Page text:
GnuCash offers several options for viewing your registers. The
default style is Basic Ledger mode, which displays
only the summary of splits affecting the current account. This is the
style that most closely resembles other popular personal financial
You can choose a different register style by selecting→ style expands the current transaction automatically. As you highlight a new transaction in the register, the transaction automatically expands to show all splits. The → style is more like an accounting journal, in which all splits are shown for all transactions.
All styles permit you to view your data in either single-line or double-line format. Select→ , and you will see your transaction line expand to two register lines.
Let’s have a closer look at how the Basic Ledger and Transaction Journal view differs.
For this example, let’s assume that you have a checking account with $10,000, and have decided to really splurge by purchasing 3 pair of Jeans for $1,000. Now, you can either record this as one simple transaction and move $1,000 to Expenses:Clothes. Or, you can record a split transaction, and record each Jeans individually.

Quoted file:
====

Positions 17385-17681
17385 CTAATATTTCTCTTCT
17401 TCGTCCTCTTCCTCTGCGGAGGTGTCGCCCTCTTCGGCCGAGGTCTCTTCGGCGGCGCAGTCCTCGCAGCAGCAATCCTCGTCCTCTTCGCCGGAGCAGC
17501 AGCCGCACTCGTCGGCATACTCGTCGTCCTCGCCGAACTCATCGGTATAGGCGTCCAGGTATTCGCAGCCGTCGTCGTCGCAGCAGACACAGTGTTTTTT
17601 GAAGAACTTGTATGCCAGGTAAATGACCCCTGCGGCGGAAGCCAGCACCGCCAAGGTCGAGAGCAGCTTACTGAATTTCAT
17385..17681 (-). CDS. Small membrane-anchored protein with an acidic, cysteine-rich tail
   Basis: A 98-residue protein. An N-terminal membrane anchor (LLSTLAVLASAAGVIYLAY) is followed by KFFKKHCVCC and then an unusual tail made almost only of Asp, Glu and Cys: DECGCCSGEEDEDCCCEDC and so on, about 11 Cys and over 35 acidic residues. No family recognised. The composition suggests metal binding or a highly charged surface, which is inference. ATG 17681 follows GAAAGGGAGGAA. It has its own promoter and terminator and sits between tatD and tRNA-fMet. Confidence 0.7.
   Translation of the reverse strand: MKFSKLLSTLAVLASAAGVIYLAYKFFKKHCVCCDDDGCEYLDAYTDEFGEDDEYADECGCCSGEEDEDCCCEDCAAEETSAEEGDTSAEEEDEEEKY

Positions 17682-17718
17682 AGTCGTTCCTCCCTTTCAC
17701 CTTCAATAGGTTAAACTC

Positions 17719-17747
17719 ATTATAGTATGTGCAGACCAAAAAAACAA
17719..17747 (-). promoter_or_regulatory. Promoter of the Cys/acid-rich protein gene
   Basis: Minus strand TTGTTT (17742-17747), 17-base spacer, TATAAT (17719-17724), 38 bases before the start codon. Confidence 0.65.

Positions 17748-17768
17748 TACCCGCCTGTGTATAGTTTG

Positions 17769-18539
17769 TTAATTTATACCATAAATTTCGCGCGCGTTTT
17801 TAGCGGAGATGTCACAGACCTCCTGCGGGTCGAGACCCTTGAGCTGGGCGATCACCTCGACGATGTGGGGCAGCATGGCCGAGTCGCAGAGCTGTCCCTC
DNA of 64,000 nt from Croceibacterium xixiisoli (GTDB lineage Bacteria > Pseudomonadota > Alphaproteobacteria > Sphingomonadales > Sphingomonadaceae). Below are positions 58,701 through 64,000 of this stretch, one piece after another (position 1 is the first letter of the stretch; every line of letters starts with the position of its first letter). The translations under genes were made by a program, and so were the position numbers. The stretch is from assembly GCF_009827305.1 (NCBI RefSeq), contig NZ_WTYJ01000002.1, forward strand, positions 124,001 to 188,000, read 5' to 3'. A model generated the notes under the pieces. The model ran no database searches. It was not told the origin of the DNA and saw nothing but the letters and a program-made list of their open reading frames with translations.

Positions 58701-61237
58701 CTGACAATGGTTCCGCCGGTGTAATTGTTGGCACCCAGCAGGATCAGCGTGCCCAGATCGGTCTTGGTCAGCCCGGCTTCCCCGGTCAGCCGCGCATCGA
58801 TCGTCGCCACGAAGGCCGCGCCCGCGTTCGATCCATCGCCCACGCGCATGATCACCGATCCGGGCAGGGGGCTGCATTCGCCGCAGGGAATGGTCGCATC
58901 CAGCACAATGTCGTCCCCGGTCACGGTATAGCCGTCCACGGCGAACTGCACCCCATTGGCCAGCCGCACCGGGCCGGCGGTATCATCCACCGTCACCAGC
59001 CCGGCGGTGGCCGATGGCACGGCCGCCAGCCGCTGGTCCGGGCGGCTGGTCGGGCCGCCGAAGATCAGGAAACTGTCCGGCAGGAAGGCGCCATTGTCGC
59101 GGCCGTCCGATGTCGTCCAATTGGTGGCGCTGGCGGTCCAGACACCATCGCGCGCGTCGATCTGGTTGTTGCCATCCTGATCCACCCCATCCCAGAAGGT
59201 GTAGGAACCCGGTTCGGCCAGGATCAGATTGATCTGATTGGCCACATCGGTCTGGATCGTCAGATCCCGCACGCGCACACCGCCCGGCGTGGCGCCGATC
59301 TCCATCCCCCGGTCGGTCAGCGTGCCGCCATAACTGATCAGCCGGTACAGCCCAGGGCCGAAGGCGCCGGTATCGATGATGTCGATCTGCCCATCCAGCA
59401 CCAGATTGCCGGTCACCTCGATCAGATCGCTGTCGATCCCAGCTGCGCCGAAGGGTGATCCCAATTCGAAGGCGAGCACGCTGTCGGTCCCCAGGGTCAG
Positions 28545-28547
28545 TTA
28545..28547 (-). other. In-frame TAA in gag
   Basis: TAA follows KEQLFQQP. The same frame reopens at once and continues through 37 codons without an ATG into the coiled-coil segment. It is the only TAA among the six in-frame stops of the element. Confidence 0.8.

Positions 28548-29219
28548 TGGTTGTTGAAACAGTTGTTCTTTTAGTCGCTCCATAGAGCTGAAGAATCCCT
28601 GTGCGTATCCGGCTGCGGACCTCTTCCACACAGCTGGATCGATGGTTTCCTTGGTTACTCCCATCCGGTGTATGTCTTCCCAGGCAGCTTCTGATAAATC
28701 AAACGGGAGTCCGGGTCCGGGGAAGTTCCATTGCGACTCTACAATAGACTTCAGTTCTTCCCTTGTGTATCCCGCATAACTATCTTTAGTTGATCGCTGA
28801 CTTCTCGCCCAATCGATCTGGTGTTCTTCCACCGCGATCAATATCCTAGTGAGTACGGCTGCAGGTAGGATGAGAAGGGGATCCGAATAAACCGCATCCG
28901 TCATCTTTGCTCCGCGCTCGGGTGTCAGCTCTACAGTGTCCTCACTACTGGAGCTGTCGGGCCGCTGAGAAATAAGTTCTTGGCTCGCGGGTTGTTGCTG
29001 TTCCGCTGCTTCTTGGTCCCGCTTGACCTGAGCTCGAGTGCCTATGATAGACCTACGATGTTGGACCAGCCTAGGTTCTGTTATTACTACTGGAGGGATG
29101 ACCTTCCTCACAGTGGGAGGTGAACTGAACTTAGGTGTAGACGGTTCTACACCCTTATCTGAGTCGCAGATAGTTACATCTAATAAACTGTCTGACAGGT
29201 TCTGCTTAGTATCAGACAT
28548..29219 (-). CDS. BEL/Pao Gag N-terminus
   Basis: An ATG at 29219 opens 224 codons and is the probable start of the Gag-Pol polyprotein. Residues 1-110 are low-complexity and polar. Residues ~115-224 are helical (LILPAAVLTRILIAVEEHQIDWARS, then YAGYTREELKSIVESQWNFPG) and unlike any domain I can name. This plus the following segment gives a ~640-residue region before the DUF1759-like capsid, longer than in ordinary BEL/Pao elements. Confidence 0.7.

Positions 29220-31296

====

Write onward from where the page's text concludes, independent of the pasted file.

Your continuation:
Technically they are the same, but from an accounting point of view, when you record each Jeans purchase separately, the Expenses:Clothes account will record three different transactions.
The below screenshots will illustrate this a bit better
First let’s purchase the Jeans from your checking account
The we open the Expenses:Clothes account, and look at it from the default Basic Ledger view. As you can see, we have three entries here, but there were only one entry in the checking account. If you look carefully, you will see that each row have a different amount, $200, $300, and $500. Each row’s transaction line reflects a one split row.
If we view the Expenses:Clothes account in Transaction Journal mode, you will again, only see the original split transaction.